“Like you, most of us have had similar encounters of difficulties along life’s journey. The difficulty of low enrollment, non-attendance and frequent drop-outs resulting from the increasing cost of education had remained a major challenge to attaining education long before H.E Dr. George M. Weah became President of Liberia.

“It became particularly shocking upon hearing some time ago that every semester at the University of Liberia in Monrovia, about 20,000 students would process their billings, yet only about 12,000 students would attend and pay.

“Furthermore, about 5,000 of the 12,000 students who would be in attendance are dependent on some form of financial aid or scholarship. The rest of the students do not attend due to the lack of financial means.

“Certainly, this situation cuts across public Universities and colleges across the country, and TU is of no exception. That is why, barely eight months into his leadership, H.E President Weah took the bold step of isolating what seemed one of the biggest challenges confronting our human resource development drive by making undergraduate education free at the University of Liberia and all public universities and colleges across the country.

“Moreover, in the quest to address the aged-old challenge of standing in long queues, delays in the registration processes, lack of systems to effectively and efficiently manage students` records, and to adequately manage the University of Liberia’s Administration and its system in general, H.E President Weah prioritized and provided budgetary support at the very beginning of his Administration for the digitization of the state-run University of Liberia, something the President desires to replicate at all State-run Universities and Colleges across Liberia.

“Noteworthy also, is the government’s policy to take responsibility for the payment of WASSCE fees for ALL senior high school students across the country, as it reduces significantly the burden of parents who now would only need to pay tuition for a child from Grade 7th to 12th.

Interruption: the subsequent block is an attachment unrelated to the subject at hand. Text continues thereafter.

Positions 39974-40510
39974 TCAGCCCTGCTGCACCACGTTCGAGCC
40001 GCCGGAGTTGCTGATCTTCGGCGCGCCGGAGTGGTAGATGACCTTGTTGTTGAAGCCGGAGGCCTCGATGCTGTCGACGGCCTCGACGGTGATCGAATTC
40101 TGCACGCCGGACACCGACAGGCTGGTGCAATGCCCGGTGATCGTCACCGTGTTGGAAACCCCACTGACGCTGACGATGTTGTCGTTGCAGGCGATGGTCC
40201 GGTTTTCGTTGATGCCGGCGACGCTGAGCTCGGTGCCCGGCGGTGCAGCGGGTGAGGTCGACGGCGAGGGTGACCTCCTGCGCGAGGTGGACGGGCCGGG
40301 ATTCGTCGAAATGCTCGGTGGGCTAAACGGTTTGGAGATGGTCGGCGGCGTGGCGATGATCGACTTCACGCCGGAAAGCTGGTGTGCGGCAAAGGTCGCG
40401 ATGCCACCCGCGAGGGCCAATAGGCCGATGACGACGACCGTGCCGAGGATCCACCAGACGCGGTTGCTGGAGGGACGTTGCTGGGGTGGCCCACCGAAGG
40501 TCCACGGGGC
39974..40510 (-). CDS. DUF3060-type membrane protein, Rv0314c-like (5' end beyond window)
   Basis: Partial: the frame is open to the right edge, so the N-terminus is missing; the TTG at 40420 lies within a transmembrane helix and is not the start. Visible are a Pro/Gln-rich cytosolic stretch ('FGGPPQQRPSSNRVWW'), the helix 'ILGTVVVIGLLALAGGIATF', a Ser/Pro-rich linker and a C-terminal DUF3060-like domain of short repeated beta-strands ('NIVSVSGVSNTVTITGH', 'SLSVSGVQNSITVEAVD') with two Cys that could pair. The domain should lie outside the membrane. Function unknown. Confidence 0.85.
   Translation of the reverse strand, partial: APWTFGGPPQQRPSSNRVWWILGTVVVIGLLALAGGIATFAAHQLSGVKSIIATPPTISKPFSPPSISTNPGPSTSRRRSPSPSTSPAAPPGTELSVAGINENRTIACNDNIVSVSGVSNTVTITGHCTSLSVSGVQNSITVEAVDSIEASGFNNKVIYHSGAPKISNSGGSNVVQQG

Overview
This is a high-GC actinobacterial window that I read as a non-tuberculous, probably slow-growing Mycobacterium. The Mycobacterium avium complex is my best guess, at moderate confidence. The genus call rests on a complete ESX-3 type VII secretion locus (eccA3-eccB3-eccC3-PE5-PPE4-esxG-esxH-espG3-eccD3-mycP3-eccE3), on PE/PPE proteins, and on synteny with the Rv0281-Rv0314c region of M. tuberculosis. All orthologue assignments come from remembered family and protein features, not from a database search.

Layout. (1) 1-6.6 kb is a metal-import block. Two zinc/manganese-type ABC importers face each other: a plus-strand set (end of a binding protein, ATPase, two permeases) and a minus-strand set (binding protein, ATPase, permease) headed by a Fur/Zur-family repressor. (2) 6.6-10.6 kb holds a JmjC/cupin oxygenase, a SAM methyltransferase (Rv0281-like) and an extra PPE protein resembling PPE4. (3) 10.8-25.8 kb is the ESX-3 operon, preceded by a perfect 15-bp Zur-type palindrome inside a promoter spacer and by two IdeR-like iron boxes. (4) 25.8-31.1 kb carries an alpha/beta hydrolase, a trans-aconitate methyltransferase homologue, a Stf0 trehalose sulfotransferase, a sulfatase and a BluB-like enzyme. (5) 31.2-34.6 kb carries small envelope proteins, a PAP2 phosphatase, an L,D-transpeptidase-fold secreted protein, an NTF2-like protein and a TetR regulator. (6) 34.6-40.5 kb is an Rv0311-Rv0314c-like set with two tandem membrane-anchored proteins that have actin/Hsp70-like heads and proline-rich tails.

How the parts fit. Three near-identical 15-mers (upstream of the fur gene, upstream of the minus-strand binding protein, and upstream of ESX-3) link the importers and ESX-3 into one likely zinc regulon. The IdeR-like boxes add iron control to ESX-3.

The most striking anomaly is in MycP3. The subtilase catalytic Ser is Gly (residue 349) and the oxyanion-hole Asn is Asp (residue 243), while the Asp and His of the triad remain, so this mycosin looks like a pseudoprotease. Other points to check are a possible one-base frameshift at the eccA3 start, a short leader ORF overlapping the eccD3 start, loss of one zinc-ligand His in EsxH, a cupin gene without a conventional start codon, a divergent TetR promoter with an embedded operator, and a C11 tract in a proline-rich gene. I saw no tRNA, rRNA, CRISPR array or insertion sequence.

“These interventions have inarguably demonstrated the President’s commitment to investing in education which is an indispensable and essential thoroughfare to achieving excellence and success.

“But more so, it indicates the government’s determined will to invest not only in physical capital, such as roads, but in human capital, for the over-all growth of our citizens and our economy.

“President Weah and the government of Liberia are aware that no country can develop without investing in the education of its people. As such, have continued to take direct and practical actions towards strengthening Liberia’s educational sector, which forms an integral part of the Pro-Poor Agenda for Prosperity and Development. The PAPD is considered the linchpin for sustained economic growth and development, because it encapsulates policy actions that are more generally aimed at reducing poverty by improving access to services.

“President Weah believes as President John F. Kennedy said in his Inaugural Address on January 20, 1961 in Washington DC that, in the new Liberia as espoused by him, we must all seek to invoke the wonders of science instead of its terrors. Together, let us explore the stars, conquer the deserts, eradicate disease, tap the ocean depths, and encourage the arts and commerce.

“The intent of  President Weah, like President Kennedy is for all to unite, opposition and ruling party, to heed in all corners of Liberia, the command of the Prophet Isaiah – to ‘undo the heavy burdens….and let the oppressed go free.’ When parents and guardians don’t have to pay exorbitant fees for WASSCE and tuition in public schools, the President is undoing the heavy burdens and setting the economically oppressed free.

“When modern low-cost homes are constructed in the Southeast of Liberia for the first time in its history, the President is undoing the heavy burdens and setting the oppressed free.

“When the road from Pleebo to Fish Town does not get abandoned, but continued by the Weah’s Administration with dedicated plans to continue the road to Zwedru, Tappita, Saclepea and connected to Ganta, the President is undoing the heavy burdens borned by citizens in the Southeast for years and setting those oppressed citizens free from bad roads.

“And, if a beachhead of cooperation may push back the jungle of suspicion, let all sides join in creating a new endeavor – not a new balance of power, but a new Liberia of law – where the strong are just, and the weak secure, and the peace preserved,” Dr. Bropleh stated.